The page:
Posts Tagged ‘soup’

old cucumber soup

November 8, 2009



> 600g Pork Bones (or chicken)

> Dried Red Dates, Wolfberries & Dried Scallops

> 1 Old Cucumber (lao huang gua)

> 2 Litres Water

> Salt to taste

Put the pork bones into a pot of water and bring to a boil. Boil a further 5 mins to remove the blood. Wash the cooked pork bones and scrape off any traces of blood. Discard the used water. Prepare another 2 Litres of water and place the pork bones into the pot. Bring to a boil. Add the Red Dates, Wolfberry and Dried Scallops and simmer on low fire for 2 hours. Stop the fire and cool. 3 hours before dinner, bring soup to a boil and add cucumber. Simmer the soup until ready to serve for dinner.

The longer the soup is simmered, the tastier it would be. However, I like to cool the soup and allow the flavours to seep before re-simmering. Saves gas this way too! Hence, the soup is usually prepared in the mornings. However, do note that the cucumber disintegrates easily, so add them later.

Old Cucumber : The more wrinkles at the ends, the better. Scrub the cucumber. Slice the cucumbers and scrape off the seeds. Do not remove the skin otherwise it would disintegrate, forming a mushy messy soup.


lotus root soup + steam fish

September 1, 2009

The high costs of ingredients in my estate’s market has driven me to get my supply of fresh goodies from Toa Payoh at 2/3 the price here. I would take a lift in my FIL’s car to Bishan MRT Station and join the others on their trainrides to work. I like it! Hehe. Being the odd one out, I am ALWAYS amused. ME in my T-shirts, berms and flip flops vs THEM in dresses and heels.

OK. Back to the market. My conclusion is this, Jurong is STILL the CHEAPEST. Alas, Jurong is on the other side of Singapore. Sigh. Since Toa Payoh is an established estate with MANY elderly residents, the prices are pretty reasonable. In fact, the stalls are all manned by old aunties and uncles in their 60s-70s! For one particular stall, the uncle was so old, you queue to pay whilst he slowly lifts each basket of veggies to weigh!

So here it is! My fresh buys from Toa Payoh’s Wet Market.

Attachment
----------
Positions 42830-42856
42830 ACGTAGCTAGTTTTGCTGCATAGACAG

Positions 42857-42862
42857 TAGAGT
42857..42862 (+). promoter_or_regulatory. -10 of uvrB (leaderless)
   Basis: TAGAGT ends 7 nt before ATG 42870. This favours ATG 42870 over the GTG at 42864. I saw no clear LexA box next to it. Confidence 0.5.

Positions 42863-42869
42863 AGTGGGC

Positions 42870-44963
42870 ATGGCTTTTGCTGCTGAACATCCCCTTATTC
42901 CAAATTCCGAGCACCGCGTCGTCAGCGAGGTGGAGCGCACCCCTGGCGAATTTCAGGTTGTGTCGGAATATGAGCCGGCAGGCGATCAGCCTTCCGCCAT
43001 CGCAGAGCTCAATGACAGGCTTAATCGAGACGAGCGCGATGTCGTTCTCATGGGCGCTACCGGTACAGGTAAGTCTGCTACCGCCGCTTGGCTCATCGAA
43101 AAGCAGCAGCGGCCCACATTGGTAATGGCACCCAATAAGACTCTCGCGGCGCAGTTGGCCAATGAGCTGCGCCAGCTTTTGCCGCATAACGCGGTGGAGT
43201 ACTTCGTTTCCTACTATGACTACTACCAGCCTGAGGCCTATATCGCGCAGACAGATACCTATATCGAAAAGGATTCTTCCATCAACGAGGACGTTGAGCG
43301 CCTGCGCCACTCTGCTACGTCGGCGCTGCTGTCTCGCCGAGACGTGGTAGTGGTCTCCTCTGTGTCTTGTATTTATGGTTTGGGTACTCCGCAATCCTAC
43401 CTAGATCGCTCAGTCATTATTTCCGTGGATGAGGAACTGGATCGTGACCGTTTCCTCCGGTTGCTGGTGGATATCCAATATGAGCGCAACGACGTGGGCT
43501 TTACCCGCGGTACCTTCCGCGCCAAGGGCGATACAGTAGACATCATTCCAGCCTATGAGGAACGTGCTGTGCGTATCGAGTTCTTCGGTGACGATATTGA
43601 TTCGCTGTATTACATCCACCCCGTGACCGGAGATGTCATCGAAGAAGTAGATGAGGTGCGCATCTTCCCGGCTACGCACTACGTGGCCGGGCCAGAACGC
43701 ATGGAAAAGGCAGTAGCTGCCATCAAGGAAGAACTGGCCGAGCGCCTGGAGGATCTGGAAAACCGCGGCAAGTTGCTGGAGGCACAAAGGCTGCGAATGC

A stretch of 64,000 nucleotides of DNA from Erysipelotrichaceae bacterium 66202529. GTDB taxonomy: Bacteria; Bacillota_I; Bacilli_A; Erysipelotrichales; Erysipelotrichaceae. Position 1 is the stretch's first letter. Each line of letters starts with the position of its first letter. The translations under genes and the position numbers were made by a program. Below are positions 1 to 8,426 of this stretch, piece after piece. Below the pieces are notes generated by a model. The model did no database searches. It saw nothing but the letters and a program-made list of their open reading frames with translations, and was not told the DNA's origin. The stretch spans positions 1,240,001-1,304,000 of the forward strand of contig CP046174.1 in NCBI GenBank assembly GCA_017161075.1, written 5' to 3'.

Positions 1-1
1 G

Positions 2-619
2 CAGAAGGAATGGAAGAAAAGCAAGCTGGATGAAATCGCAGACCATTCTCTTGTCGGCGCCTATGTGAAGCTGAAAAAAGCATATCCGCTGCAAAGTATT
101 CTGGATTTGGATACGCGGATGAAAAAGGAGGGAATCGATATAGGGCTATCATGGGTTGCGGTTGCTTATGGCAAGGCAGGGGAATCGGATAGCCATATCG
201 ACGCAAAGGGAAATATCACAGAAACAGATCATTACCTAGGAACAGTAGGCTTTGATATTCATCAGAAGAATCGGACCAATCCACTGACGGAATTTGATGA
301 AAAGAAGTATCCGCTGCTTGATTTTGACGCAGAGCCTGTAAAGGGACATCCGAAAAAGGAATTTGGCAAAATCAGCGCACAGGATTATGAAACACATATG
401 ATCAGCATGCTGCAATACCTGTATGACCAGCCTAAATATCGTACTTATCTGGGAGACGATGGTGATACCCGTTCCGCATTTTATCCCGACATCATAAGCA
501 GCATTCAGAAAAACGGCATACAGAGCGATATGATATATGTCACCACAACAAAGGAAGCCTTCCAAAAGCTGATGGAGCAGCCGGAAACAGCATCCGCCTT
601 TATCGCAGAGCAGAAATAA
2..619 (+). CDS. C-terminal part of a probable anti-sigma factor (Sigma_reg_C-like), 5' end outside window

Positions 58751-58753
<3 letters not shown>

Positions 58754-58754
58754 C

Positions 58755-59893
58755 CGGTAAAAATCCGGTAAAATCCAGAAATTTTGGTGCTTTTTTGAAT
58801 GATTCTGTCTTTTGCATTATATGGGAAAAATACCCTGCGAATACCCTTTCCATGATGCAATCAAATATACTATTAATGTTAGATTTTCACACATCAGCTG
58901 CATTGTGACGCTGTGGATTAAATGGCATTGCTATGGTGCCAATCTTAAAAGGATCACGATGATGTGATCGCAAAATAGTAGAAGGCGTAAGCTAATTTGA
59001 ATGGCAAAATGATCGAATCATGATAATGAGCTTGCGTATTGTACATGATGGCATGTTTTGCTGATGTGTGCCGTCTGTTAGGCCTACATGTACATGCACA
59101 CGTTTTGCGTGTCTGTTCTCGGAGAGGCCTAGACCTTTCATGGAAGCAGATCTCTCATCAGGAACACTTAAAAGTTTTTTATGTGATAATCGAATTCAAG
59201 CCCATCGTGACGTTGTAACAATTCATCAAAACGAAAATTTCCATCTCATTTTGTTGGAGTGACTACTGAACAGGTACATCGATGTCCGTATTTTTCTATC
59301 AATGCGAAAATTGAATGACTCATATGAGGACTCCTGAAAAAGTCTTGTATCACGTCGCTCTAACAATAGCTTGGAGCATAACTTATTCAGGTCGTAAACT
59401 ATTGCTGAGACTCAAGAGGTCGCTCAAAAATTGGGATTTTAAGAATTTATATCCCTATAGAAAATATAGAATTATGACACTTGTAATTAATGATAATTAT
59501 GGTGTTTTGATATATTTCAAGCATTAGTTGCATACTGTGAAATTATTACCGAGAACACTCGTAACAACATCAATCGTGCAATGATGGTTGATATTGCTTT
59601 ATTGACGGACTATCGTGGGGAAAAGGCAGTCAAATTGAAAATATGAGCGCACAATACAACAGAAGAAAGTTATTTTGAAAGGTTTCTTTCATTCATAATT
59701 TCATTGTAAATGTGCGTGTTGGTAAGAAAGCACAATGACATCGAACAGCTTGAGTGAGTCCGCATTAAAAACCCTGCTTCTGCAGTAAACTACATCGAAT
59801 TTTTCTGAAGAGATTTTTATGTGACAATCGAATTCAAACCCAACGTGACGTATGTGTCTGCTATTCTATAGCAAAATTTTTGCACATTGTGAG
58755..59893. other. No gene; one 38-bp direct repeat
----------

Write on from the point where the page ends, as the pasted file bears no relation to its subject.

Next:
> 600g Pork Bones (or chicken)

> 10 Dried Red Dates & Wolfberry

> 3 Dried Oysters

> 1 Lotus Root (10cm diameter, 20cm length)

> 2 Litres Water

> Salt to taste

Put the pork bones into a pot of water and bring to a boil. Boil a further 5 mins to remove the blood. Wash the cooked pork bones and scrape off any traces of blood. Discard used water. Prepare another 2 Litres of water and place the pork bone into the pot. Bring to a boil. Add the sliced Lotus Root, Red Dates, Wolfberry and Oysters and boil another 30mins-1hour. Simmer on low fire for a further 4 hours.

If the soup tastes bland due to excess water, just increase the boiling time to intensify the flavours.

The Lotus Roots sold in the markets are covered in mud. Just wash the mud off, peel the skin off the root and slice.


steamed fish


> Fresh Fish  (check with the Fishmonger which to steam or fry)

> Salt

> Chinese Wine

> ‘Old’ Ginger (sliced)

> Spring Onions (cut to 1 inch length)

> 1 tbsp Light Soya Sauce

> 1 tsp Sesame Oil

Clean out the gills and all. There is a huge vein running along the rib of the fish which you can see from the opened belly. Make sure that vein is removed (before freezing as well). This would remove the fishy smell from the fish. Rub salt over the fish. Drizzle Chinese Wine over. Stuff Ginger slices and Spring Onions into the fish stomach. Plate the fish. Lay the remaining ginger slices and spring onions above and below the fish. Cling wrap and refrigerate until use.

Boil water in a wok or other steaming appliance. After the water has boiled, place the plate of fish into the wok and steam for 7-10mins (depending on the size of the fish). Poke the fish with a fork. If the meat comes loose easily, it is cooked. Drizzle Light Soy Sauce and Sesame Oil over. Garnish with chopped onions, chinese parsley, fried garlic or fried onions. Serve.